A basement blues club gets a new lease on life. Credit for saving a little piece of Seattle’s soul goes to ... Bertha?

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Bertha is a four-letter word around here. But the world’s largest and most-inept tunnel drill may have just saved a little piece of Seattle’s soul.

Remember last summer, when I told the story of how the real-estate gold rush was rolling over the state’s best live-blues hall down along the Alaskan Way Viaduct?

The place is called the Highway 99 Blues Club, and its tale is familiar in this city. Real-estate frenzy leads to new ownership at old buildings followed by jacked rent. In this case, the blues club’s rent was tripled, going up $10,000 per month — the largest dollar monthly rent increase I’ve ever seen.

So a funky little business is gentrified away. Steam-cleaned from the city fabric like another wad off the gum wall.

Highway 99, voted the state’s top blues bar eight of the last 10 years by the Washington Blues Society, was readying to box up its microphones and beer taps and close at the end of December.

“Booking agents for the bands were calling and saying ‘Is it over?’ ” says Steve Sarkowsky, a drummer who founded the basement juke joint.

But a funny thing happened on the way to sanitizing the waterfront. OK, Bertha’s not really that funny. Neither is the delayed, over-budget seawall project. But both have conspired to create such mess and uncertainty that the club’s new landlord struggled to find anyone who wanted to move into the blues club’s digs.

“We’re practically under the viaduct, with constant construction,” Sarkowsky says. “Plus, no one’s willing to wager that Bertha’s going to work. So my understanding is there wasn’t a lot of interest.”

It’s like that right now all along the mile where the old concrete double-decker freeway still roars along Elliott Bay. The waterside is torn up from the seawall rebuild. The city-side blocks, despite a real-estate sweepstakes going on that might be unmatched in the city’s history, still sits mostly frozen in amber from 25 or 50 years ago.

Some of the buildings have sold for extraordinary premiums, due to the lure of an all-new waterfront park once the highway comes down. The building that houses the blues club sold for $12.4 million last year, a 76 percent markup over its last sale, in 2011.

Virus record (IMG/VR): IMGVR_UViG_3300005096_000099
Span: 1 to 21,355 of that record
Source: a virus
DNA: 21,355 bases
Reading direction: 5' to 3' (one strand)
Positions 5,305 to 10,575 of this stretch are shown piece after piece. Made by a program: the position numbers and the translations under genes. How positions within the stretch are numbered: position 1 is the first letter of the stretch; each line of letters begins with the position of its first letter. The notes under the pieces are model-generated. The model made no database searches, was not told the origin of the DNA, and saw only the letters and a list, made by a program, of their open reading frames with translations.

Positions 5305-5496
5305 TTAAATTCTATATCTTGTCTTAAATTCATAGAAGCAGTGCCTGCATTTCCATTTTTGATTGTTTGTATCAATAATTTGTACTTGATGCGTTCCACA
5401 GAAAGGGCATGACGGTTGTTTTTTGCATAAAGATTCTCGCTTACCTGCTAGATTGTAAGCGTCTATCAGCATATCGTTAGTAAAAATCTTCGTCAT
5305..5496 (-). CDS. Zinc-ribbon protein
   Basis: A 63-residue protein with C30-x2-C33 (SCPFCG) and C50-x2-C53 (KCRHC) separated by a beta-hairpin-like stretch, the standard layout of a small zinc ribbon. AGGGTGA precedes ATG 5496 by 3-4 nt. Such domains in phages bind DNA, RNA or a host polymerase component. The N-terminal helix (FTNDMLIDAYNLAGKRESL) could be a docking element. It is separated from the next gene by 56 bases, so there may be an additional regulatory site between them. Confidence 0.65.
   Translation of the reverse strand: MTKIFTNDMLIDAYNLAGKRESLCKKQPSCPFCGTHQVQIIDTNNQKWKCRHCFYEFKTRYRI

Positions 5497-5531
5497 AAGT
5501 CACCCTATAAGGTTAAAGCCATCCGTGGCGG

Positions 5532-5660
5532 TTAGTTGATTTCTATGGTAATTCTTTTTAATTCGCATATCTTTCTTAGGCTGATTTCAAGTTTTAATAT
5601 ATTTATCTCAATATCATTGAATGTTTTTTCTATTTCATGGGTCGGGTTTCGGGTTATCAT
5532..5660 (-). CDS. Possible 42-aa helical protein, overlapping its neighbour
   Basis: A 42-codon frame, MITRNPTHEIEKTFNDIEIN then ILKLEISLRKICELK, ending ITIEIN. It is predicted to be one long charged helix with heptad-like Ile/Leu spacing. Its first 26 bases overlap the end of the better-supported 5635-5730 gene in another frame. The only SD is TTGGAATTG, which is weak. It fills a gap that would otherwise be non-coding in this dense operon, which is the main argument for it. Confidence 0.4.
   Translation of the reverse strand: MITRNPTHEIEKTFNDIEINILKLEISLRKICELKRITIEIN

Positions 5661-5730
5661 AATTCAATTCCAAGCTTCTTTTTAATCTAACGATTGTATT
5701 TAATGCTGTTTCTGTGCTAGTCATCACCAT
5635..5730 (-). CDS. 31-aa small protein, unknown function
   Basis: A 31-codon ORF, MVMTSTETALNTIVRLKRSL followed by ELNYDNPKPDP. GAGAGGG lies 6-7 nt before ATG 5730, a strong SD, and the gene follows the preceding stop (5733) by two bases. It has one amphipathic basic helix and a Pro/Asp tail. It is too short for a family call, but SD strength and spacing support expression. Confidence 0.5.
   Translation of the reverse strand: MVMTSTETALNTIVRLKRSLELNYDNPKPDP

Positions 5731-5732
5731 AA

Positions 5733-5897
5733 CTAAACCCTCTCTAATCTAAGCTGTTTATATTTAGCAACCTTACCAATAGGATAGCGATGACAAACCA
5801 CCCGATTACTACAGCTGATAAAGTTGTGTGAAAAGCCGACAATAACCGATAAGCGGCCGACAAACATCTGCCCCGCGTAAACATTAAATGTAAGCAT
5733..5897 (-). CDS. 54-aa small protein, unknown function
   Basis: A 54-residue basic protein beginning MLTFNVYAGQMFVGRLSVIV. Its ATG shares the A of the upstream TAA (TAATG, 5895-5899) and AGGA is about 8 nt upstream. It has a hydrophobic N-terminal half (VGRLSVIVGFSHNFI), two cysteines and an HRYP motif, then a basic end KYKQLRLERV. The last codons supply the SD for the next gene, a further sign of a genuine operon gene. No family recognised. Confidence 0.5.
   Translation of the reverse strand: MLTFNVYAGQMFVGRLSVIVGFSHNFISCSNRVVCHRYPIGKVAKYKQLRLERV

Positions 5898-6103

In Pioneer Square, the price escalation is unfathomable even for boom city. A portion of a block at Jackson Street and Alaskan Way that sold for $23.9 million in 2011 flipped for $57.6 million three years later. A complex of two office buildings up against the viaduct on King Street that sold for $28.7 million in 2006 was turned for $125 million in 2011. But that buyer sold it in 2013 for $225 million. That’s about an eightfold price increase in just seven years.

Yet for all the speculation there’s not much happening, yet. There’s one new 16-story apartment complex going up right against the viaduct, next to the steam plant. But the viaduct mile remains mostly warehouses, antique shops, old print shops and parking garages. For now.

“I think the real-estate people jumped the gun a bit,” Sarkowsky says. “I call it ‘arrested development.’ They all got in line down here, expecting big action. But now they’re all waiting for Bertha. And who knows when that’s going to end?”

It’s like waiting for Godot, both in the existential absurdity and also that Bertha might never come. Ironically this makes the city’s central waterfront one of the few places where you can still get a deal on rent.

Because the owner couldn’t find anyone else, the blues club just signed a two-year extension at only a minor increase.

“We’re going to be priced out eventually,” Sarkowsky says. “But now we get at least two more years of the music and that’s great. There’s still a place in Seattle for basement blues.”

Bertha, you’ve always had us singing the blues. Now in more ways than one.